Why the Political Deadlock in Catalonia Shows No Sign of Easing

Why the Political Deadlock in Catalonia Shows No Sign of Easing
People wear white masks in support of Catalonian politicians jailed on charges of sedition during a protest in Figures, Spain, April 5, 2018 (AP photo by Emilio Morenatti).

BARCELONA—Catalans now know what happens when an unstoppable force meets an immovable object: A lot of noise, but little movement. For the past six months, Catalan separatists and the Spanish government have been deadlocked. The separatists insist on the legitimacy of the independence referendum last October and Catalonia’s right to secede from Spain. The Spanish government is adamant that the referendum was illegal and that the region cannot break away. Senior Catalan activists and politicians have been arrested, charged with inciting rebellion and sedition, while Catalan home rule has been suspended by Madrid.

To restore the region’s autonomy, the pro-independence majority in the Catalan parliament needs to form a new government. The problem is that all their leaders are either in jail or, in the case of Carles Puigdemont, the last regional president, awaiting possible extradition abroad. Puigdemont is currently in legal limbo in Berlin, since going into self-imposed exile after last year’s referendum.

Both sides are waiting for the other to make the first move: Madrid for the Catalans to form a pliable regional government, and the separatists for Madrid to drop charges against the leaders of their independence movement. Neither is likely to happen. And so six months after the referendum, and four months after regional elections in Catalonia, there is still no breakthrough.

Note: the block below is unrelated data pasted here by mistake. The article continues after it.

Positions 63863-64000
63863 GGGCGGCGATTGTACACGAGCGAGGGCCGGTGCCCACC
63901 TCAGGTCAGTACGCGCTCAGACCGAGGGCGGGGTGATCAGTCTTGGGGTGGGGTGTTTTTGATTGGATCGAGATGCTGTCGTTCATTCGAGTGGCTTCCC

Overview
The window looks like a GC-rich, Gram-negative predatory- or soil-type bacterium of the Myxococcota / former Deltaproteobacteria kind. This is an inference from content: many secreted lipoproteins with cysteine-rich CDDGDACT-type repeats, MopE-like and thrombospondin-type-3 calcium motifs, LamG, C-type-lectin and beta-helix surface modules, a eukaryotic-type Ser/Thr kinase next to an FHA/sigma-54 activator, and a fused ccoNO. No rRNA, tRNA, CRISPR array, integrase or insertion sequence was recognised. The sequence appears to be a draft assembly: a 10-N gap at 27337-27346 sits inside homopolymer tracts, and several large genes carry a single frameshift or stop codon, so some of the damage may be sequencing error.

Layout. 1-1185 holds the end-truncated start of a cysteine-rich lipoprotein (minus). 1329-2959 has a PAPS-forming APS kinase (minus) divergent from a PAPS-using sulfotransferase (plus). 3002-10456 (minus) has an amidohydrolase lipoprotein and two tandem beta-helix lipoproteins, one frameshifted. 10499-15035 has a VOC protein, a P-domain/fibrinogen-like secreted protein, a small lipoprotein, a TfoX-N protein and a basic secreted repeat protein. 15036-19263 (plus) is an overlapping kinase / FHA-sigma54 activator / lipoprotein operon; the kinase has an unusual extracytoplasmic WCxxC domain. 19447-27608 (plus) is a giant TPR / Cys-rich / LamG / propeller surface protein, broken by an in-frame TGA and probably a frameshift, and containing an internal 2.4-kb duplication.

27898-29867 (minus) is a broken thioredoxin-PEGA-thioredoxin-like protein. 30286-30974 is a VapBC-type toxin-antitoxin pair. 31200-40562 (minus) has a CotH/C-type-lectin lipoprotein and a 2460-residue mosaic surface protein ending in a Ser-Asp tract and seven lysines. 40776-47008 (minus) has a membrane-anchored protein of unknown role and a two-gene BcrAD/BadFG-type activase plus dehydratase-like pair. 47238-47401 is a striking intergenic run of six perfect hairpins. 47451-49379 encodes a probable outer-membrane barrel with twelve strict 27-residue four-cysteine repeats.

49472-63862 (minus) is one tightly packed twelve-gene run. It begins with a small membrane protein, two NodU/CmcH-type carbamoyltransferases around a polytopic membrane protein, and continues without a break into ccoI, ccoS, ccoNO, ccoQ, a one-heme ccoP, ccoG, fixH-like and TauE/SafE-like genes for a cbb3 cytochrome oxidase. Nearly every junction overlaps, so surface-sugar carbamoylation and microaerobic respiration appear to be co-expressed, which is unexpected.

Keep reading for free!

Get instant access to the rest of this article by submitting your email address below. You'll also get access to three articles of your choice each month and our free newsletter:

Or, Subscribe now to get full access.

Already a subscriber? Log in here .

What you’ll get with an All-Access subscription to World Politics Review:

A WPR subscription is like no other resource — it’s like having a personal curator and expert analyst of global affairs news. Subscribe now, and you’ll get:

  • Immediate and instant access to the full searchable library of tens of thousands of articles.
  • Daily articles with original analysis, written by leading topic experts, delivered to you every weekday.
  • Regular in-depth articles with deep dives into important issues and countries.
  • The Daily Review email, with our take on the day’s most important news, the latest WPR analysis, what’s on our radar, and more.
  • The Weekly Review email, with quick summaries of the week’s most important coverage, and what’s to come.
  • Completely ad-free reading.

And all of this is available to you when you subscribe today.

More World Politics Review